Paul Byrne
Paul stands in front of the under-construction BepiColombo Mercury Transfer Module at the ESA European Space Research and Technology Centre high bay in 2016. Author: Paul Byrne
2024

Paul Byrne

Planetary Scientist

The Skies of Venus

meet paul

Paul Byrne received his degrees in geology from Trinity College Dublin, Ireland. He was a postdoctoral fellow at the Carnegie Institution for Science in Washington, DC on NASA’s MESSENGER mission, the first to orbit the planet Mercury. After a second fellowship at the Lunar and Planetary Institute in Houston, Texas, he moved to North Carolina State University as an assistant and then associate professor. He became Associate Professor of Earth, Environmental, and Planetary Sciences at Washington University in St. Louis in 2021, and chaired the panel on Venus for the National Academies 2023–2032 Planetary Science and Astrobiology Decadal Survey. His research focuses on comparing and contrasting the surfaces and interiors of planetary bodies, including Earth, to understand why planets look the way they do.

The Skies of Venus
Nominated by: Nina Lanza, FN'20
Class of 2024 Location Ireland
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Byrne is totally keeping his cool in front of the first subscale flight prototype of a variable-altitude balloon designed to fly through the skies of Venus.
Byrne is totally keeping his cool in front of the first subscale flight prototype of a variable-altitude balloon designed to fly through the skies of Venus. Author: Paul Byrne

Herman Melville wrote, in Moby Dick, “I am tormented with an everlasting itch for things remote. I love to sail forbidden seas, and land on barbarous coasts.” That notion resonated with me from a very early age, and ultimately helped drive me to explore planets.

Not in person, of course—too few have had that privilege. But since 2011 I have been actively involved in the planning and implementation of robotic spacecraft missions to other planetary bodies. I have barely scratched that itch.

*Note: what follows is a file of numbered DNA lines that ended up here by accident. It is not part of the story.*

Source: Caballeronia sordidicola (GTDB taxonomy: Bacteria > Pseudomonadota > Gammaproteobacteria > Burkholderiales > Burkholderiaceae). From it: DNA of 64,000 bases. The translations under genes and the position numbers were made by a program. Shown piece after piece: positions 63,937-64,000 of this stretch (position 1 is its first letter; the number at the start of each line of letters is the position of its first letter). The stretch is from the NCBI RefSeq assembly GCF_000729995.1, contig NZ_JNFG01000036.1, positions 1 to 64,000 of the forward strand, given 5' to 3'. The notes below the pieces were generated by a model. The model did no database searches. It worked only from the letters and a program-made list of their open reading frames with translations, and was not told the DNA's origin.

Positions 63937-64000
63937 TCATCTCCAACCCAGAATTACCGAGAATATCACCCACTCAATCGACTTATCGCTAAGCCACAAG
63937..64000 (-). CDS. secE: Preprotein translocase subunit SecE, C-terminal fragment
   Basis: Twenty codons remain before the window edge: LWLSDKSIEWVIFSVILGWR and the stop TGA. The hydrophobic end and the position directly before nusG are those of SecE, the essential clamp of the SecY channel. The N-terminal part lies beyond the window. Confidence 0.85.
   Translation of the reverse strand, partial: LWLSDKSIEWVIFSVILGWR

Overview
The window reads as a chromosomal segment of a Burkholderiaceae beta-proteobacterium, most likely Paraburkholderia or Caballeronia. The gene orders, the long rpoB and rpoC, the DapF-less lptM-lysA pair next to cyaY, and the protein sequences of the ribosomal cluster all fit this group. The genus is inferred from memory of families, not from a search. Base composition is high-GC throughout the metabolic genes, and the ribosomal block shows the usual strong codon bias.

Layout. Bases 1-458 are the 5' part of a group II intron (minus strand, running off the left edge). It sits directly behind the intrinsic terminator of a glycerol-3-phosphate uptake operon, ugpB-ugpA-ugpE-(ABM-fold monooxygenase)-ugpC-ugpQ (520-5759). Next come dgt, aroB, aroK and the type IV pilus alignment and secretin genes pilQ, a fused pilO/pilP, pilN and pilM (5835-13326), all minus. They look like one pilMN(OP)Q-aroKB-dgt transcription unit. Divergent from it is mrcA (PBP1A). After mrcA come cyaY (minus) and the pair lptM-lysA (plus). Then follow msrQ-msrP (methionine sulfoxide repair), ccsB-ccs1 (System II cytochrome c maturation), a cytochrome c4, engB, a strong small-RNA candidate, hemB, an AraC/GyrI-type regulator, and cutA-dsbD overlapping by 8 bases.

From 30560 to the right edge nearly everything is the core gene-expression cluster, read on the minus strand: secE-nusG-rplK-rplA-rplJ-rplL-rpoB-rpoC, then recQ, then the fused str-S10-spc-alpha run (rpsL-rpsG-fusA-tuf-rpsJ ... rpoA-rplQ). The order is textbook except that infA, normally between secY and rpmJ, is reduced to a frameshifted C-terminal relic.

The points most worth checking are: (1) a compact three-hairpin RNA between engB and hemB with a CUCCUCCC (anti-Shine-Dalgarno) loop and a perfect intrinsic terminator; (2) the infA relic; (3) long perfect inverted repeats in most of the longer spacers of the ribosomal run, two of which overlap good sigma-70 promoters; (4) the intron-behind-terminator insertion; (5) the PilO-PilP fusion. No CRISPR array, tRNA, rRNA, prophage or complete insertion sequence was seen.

I have, however, developed an understanding of how the planetary phenomena we are so familiar with on Earth—volcanoes, quakes, even wind and weather—are expressed on other bodies throughout the Solar System. And with that understanding has come a realization of just how unique, distinctive, precious our own world is. Although the notes are the same, the music is different on each body. And only Earth has the full symphony.

So I have become increasingly driven to not only understand why planets look the way they do, but to share that information as widely as I can. At a time when we’re facing a rapidly worsening climate emergency and geopolitical tensions along wholly arbitrary lines, the peaceful exploration of space offers people a source of inspiration, pride, hope… and, perhaps, even a little humility. The more we explore other worlds, the more we’re learning just how rare our own planet is. As tantalizing as I still find forbidden seas and barbarous coasts, I am increasingly focused on helping others appreciate the value of home, and the need to protect it.

I am tormented with an everlasting itch for things remote. I love to sail forbidden seas, and land on barbarous coasts.”

- Herman Melville
Byrne gives a keynote talk in a special “Exploring the Solar System” session as part of the AGU Centennial Central event series at the 2019 American Geophysical Union Fall Meeting in San Francisco.
Byrne gives a keynote talk in a special “Exploring the Solar System” session as part of the AGU Centennial Central event series at the 2019 American Geophysical Union Fall Meeting in San Francisco. Author: Paul Byrne

For two years I’ve led a remarkable team of scientists and engineers in the design of a mission to Venus. Our mission concept, which we call “Phantom,” features a balloon able to carry instruments and passively float through the Venus clouds on winds for weeks or even months. Such a vehicle could take unprecedented measurements of the planet’s atmosphere, surface, and even interior—addressing key questions of Venus’ formation, climate evolution, and levels of geological activity today.

Why do this? Because we have circumstantial but compelling evidence that, at some point in the past, Venus had oceans just as Earth today. And that, at some point thereafter, Venus underwent a climate catastrophe that ultimately stripped those oceans into space. Could such a fate befall Earth? Was Venus unlucky? Or is it some quirk of fate that Earth hasn’t turned into Venus (yet)? These are fundamental questions of planetary habitability, with bearing on not only our understanding of how our own world has remained livable for billions of years but whether we should expect to find more Earths than Venuses in orbit of other stars… or vice versa. The technologies required for this mission concept are being developed by people far more talented and capable than I. The scientists working on this concept are second to none, and I’m honored to call them colleagues. And so I strive as the leader of this team to support, advocate for, and enable their efforts to realize this mission concept—this dream of ours—and answer some of the biggest questions in planetary science we have. Exploration today is a collective effort, but I am committed to playing my role to push the boundaries of how, where, and we why explore.

never stop exploring

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